Sunday, July 31, 2011

A Mortal Curiosity, by Ann Granger

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The only bad thing I can say about this book is that I have now, to the best of my knowledge, read all of the Lizzie Martin & Inspector Ben Ross mysteries and will have to wait until Ann Granger writes more. These books are a sheer delight. The real subject of all of them--beyond murder and investigation--is a stark criticism of the elaborate class system of Victorian England, with respect to landowners, servants, police officers and women in particular. Ms. Granger also includes details that make the reader feel they've truly been transported back in time: the period dress, the thick fog caused by coal-burning factories, the expectations on children, even the food people eat. All of it combines to guide the reader through a tour of London and its surroundings circa the 1860's, and invites them to stay to solve a murder or two while they're at it.

Sunday, July 24, 2011

Crawling: A Father's First Year, by Elisha Cooper

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Relatable and sympathetic, this memoir of a nervous guy becoming a nervous father is worth the read for any father (or mother) who has ever looked at their beautiful newborn infant and thought, "What the hell do I do now?"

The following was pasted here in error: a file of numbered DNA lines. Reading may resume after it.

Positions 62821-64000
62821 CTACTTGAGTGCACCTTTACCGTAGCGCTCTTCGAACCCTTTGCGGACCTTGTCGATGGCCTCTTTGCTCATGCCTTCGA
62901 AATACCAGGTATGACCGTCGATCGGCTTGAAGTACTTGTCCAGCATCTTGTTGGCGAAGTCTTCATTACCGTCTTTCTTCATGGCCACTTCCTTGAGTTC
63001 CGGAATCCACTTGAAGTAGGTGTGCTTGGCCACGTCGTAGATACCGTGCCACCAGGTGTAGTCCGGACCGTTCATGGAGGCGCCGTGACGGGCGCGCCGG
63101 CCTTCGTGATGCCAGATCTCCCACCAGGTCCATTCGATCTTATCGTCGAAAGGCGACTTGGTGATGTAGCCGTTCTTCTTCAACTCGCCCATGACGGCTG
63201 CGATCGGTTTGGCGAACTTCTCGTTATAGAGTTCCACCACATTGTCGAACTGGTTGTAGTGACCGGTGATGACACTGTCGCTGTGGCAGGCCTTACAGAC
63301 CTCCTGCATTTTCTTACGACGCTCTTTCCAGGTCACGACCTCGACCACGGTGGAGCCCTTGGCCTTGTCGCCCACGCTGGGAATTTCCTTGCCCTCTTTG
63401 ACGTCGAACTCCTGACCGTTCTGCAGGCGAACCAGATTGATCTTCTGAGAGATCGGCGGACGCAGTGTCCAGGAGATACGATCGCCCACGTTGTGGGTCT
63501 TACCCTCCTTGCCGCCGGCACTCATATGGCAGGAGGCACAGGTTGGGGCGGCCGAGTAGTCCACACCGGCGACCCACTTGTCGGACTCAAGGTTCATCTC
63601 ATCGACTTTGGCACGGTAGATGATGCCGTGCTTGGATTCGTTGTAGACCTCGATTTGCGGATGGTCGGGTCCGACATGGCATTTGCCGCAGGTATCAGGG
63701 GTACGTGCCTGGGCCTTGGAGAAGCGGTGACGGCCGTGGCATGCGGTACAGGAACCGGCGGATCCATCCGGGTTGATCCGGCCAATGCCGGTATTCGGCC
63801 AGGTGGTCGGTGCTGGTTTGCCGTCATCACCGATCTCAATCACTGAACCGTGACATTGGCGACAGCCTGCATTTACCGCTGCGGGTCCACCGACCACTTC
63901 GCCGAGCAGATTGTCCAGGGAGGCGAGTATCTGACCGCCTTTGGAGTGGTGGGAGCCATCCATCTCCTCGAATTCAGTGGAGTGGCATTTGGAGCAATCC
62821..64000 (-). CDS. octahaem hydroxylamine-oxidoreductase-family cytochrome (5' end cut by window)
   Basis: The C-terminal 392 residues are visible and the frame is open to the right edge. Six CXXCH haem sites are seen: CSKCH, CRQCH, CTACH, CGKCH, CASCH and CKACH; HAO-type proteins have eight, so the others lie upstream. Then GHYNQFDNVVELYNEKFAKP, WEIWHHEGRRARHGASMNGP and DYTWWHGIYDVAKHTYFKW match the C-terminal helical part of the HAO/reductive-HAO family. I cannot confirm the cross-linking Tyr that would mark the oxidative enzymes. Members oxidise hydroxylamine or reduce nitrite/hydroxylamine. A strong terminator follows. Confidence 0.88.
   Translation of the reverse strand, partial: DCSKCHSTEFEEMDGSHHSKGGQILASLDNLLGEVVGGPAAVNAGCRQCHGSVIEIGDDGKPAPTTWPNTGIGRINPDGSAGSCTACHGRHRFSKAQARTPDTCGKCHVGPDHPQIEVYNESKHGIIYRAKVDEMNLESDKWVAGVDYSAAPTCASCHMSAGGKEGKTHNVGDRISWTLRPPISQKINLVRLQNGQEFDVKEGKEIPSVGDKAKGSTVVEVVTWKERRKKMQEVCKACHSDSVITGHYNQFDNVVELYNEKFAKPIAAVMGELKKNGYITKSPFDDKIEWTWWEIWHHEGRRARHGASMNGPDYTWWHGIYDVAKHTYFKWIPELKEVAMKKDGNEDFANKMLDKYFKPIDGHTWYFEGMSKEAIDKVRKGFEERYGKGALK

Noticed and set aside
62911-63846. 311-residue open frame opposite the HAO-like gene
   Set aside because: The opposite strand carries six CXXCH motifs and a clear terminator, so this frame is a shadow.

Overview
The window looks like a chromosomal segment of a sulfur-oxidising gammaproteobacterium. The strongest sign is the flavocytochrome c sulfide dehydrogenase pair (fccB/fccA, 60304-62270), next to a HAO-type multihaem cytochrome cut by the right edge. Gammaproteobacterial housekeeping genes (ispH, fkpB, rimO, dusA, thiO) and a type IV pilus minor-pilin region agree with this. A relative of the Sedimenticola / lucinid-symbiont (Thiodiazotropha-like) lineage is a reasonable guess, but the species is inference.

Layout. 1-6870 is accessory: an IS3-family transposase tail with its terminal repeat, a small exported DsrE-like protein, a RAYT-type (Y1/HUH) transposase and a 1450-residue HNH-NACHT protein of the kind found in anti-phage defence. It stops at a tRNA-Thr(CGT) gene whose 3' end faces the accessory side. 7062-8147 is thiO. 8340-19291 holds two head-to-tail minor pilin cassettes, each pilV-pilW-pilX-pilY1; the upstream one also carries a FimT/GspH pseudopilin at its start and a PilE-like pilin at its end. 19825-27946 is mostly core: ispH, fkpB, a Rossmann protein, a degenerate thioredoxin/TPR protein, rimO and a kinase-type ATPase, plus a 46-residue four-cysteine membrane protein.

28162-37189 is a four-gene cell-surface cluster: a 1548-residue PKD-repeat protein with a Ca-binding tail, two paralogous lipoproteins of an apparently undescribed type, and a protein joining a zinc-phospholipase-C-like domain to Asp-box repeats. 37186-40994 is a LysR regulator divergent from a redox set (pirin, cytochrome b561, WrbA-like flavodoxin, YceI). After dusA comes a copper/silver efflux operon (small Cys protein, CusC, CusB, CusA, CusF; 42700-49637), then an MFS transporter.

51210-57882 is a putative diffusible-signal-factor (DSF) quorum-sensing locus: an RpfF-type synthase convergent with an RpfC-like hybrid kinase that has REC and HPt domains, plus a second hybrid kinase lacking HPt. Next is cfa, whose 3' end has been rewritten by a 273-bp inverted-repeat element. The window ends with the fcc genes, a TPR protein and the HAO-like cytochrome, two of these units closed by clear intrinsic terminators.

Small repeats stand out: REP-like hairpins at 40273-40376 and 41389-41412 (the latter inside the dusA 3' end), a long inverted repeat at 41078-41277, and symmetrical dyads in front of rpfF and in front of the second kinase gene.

Saturday, July 23, 2011

George Washington Carver, by John Perry (Christian Encounters Series)

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This small, easy-to-read book details the life of George Washington Carver, African American scientist and inventor who is most remembered for having invented peanut butter. The story is a compelling one, though the book does leave out or gloss over the more unpleasant aspects of Mr. Carver’s life, such as slavery and racism. It’s not that it doesn’t address these things, it’s just that there’s a lot it doesn’t say. For instance, the author makes reference to Carver’s mother being bought by white landowner Moses Carver in 1855 when she was thirteen years old, and then later giving birth to a half-white child named James, but it avoids the obvious assumption that George’s brother James was the product of rape at the hands of Moses Carver.  Later in the book, the author exults the research done at Tuskegee Institute but makes no mention of the famous Tuskegee Syphilis Experiments in which African American males were unknowingly injected with syphilis and then denied treatment, a violation of the Nuremberg Code. These omissions do not really change the story of George Washington Carver’s life (he was not involved in the syphilis experiments, for instance) but they do make the book seem like it’s being deliberately edited to be more palatable to white readers. Nonetheless, like many of the books I have received from, this biography of George Washington Carver encouraged me to do further research on my own (not that I wasn’t familiar with Carver, but it still made me want to read more).